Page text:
`keyby` has been added to v1.8.0 on R-Forge so that avoids the need for the `setkey`, too.

-
Thank you Matthew. This is incredibly fast. Is there a possibility to give the `V1` column in `agg` a custom name right when creating it to avoid any confusion about column names? – Cake Mar 23 '12 at 20:24
Try `DT[,list(myname=mean(Data1)),by=list(ID,T1)]`. Also see data.table wiki point 3, for a further speedup in this case. – Matt Dowle Mar 23 '12 at 21:01
I replaced your third line with `DT[,Data2:={agg[J(ID, T2)][[3]]}]`, and get the same results. i.e, I did avoid the `JT=` bit (as well at the `,V1`). Are either those bad practice on my part? – Josh O'Brien Mar 23 '12 at 22:49
@Josh Hi. I tried that line but it doesn't seem to be the same result. The `ID` inside the `J()` is from `agg`, recycled to match the length of `T2` (from `DT` since `T2` isn't in `agg`) so it mixes up the `a`'s and `b`'s. But it's ok to avoid the `V1` in this case, maybe even more efficient. – Matt Dowle Mar 23 '12 at 23:40

A somewhat faster alternative to iterating over rows would be a solution which employs vectorization.

``````R> d <- data.frame(ID=rep(c("a","b"),each=6), T1=rep(1:2,each=3), T2=c(1,2,3), Data1=c(1:12))
R> d
ID T1 T2 Data1
1   a  1  1     1
2   a  1  2     2
3   a  1  3     3
4   a  2  1     4
5   a  2  2     5
6   a  2  3     6
7   b  1  1     7
8   b  1  2     8
9   b  1  3     9
10  b  2  1    10
11  b  2  2    11
12  b  2  3    12

R> rowfunction <- function(i) with(d, mean(Data1[which(T1==T2[i] & ID==ID[i])]))
R> d\$Data2 <- sapply(1:nrow(d), rowfunction)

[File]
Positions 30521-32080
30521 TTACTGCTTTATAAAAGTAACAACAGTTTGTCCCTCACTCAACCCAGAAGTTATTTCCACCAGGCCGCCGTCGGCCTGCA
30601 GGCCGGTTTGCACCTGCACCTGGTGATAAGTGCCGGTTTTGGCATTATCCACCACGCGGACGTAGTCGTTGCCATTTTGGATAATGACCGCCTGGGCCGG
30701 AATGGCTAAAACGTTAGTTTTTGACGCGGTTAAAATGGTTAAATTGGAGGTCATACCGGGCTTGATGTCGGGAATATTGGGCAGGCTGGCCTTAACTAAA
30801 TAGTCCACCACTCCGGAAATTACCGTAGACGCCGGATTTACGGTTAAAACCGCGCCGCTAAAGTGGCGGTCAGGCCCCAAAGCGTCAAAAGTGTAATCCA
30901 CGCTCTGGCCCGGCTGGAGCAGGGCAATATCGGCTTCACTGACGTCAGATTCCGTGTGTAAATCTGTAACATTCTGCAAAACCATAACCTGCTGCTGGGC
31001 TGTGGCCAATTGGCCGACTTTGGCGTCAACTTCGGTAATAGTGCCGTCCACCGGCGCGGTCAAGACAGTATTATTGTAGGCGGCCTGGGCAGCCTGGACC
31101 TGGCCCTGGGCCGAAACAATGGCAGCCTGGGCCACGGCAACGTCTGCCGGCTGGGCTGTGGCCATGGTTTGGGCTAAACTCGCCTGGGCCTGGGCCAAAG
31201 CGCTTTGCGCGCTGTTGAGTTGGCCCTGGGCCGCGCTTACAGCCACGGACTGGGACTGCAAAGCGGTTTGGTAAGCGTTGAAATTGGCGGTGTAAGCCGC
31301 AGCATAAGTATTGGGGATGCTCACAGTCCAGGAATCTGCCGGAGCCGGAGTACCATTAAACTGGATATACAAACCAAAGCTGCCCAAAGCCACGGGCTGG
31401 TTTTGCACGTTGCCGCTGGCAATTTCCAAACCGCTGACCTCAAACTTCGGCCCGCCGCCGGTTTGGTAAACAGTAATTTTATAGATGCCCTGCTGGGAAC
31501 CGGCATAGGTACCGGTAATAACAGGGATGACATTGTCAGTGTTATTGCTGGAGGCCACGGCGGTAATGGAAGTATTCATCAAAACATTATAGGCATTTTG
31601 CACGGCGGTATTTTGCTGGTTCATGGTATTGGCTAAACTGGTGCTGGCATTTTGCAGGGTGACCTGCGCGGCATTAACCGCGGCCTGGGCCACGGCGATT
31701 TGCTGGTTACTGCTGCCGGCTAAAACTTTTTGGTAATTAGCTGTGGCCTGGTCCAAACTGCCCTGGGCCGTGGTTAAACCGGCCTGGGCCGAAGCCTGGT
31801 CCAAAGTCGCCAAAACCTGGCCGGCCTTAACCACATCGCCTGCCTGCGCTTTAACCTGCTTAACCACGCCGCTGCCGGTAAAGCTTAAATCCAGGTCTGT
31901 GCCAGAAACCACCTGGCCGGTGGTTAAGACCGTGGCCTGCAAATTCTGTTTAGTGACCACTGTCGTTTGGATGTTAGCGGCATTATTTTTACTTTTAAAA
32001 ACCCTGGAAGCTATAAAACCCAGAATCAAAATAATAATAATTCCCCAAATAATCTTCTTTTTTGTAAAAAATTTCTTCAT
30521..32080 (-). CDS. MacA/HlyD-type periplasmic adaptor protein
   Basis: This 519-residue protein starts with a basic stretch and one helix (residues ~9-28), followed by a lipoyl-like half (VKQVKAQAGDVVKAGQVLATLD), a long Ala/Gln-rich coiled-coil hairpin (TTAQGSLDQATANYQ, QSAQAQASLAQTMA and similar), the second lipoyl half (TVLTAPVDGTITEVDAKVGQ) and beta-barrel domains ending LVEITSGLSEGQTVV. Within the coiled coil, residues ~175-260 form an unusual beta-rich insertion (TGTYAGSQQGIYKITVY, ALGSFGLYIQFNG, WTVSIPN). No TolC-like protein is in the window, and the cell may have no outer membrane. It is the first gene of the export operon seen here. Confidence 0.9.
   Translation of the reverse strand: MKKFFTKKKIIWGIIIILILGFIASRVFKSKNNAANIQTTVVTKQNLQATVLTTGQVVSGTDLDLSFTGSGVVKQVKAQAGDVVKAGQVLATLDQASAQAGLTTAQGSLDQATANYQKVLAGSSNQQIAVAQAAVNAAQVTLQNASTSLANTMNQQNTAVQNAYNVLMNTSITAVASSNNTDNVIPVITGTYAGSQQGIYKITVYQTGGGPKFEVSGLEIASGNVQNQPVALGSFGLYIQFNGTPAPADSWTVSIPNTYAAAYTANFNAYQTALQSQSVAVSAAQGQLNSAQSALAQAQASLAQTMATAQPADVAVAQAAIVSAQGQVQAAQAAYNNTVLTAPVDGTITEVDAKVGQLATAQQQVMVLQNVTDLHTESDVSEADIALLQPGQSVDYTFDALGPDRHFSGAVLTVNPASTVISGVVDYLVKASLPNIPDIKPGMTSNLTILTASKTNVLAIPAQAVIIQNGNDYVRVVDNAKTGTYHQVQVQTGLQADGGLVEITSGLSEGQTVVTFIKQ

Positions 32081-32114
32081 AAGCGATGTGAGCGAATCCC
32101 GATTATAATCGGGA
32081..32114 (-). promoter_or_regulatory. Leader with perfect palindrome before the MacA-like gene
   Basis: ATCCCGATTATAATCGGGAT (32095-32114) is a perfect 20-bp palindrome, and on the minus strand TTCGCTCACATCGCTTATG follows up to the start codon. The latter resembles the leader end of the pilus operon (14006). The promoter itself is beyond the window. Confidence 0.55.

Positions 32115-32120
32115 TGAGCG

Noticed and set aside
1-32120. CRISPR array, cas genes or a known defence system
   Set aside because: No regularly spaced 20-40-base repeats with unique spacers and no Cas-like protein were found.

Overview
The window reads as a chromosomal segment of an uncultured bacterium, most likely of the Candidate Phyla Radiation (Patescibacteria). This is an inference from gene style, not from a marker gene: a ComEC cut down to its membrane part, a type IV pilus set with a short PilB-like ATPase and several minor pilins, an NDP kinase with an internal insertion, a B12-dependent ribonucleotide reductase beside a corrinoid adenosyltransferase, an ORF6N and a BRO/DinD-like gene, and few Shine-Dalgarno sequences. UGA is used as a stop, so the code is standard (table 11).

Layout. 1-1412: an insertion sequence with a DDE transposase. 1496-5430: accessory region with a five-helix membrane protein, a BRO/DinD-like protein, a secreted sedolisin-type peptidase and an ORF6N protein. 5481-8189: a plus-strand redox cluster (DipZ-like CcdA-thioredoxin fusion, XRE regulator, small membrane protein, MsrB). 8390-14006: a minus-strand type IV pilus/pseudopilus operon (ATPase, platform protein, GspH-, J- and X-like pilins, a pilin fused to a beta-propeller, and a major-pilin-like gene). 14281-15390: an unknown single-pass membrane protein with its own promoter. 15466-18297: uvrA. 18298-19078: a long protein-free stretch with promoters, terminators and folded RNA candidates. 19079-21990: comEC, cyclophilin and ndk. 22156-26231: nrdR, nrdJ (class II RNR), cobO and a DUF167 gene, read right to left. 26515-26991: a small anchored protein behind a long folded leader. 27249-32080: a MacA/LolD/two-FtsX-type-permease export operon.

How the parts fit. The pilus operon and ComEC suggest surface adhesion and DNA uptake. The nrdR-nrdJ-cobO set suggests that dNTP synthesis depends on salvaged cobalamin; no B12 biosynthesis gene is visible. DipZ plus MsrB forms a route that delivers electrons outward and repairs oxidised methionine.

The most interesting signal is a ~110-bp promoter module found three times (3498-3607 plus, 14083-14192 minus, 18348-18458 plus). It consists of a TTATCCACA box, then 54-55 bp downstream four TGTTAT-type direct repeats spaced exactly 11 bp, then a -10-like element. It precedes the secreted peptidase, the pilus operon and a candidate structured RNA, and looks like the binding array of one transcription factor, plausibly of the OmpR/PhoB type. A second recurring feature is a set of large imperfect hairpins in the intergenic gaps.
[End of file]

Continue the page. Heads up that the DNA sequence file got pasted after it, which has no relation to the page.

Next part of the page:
R> d
ID T1 T2 Data1 Data2
1   a  1  1     1     2
2   a  1  2     2     5
3   a  1  3     3   NaN
4   a  2  1     4     2
5   a  2  2     5     5
6   a  2  3     6   NaN
7   b  1  1     7     8
8   b  1  2     8    11
9   b  1  3     9   NaN
10  b  2  1    10     8
11  b  2  2    11    11
12  b  2  3    12   NaN
``````

Also, I'd prefer to preprocess the data before getting it into R. I.e. if you are retrieving the data from an SQL server, it might be a better choice to let the server calculate the averages, as it will very likely do a better job in this.

R is actually not very good at number crunching, for several reasons. But it's excellent when doing statistics on the already-preprocessed data.

-

Using tapply and part of another recent post:

``````DF = data.frame(ID=rep(c("a","b"),each=6), T1=rep(1:2,each=3), T2=c(1,2,3), Data1=c(1:12))
``````

EDIT: Actually, most of the original function is redundant and was intended for something else. Here, simplified:

``````ansMat <- tapply(DF\$Data1, DF[, c("ID", "T1")], mean)

i <- cbind(match(DF\$ID, rownames(ansMat)), match(DF\$T2, colnames(ansMat)))

DF<-cbind(DF,Data2 = ansMat[i])

# ansMat<-tapply(seq_len(nrow(DF)), DF[, c("ID", "T1")], function(x) {
#   curSub <- DF[x, ]
#   myIndex <- which(DF\$T2 == curSub\$T1 & DF\$ID == curSub\$ID)
#   meanData1 <- mean(curSub\$Data1)
#   return(meanData1 = meanData1)
# })
``````

The trick was doing tapply over ID and T1 instead of ID and T2. Anything speedier?

-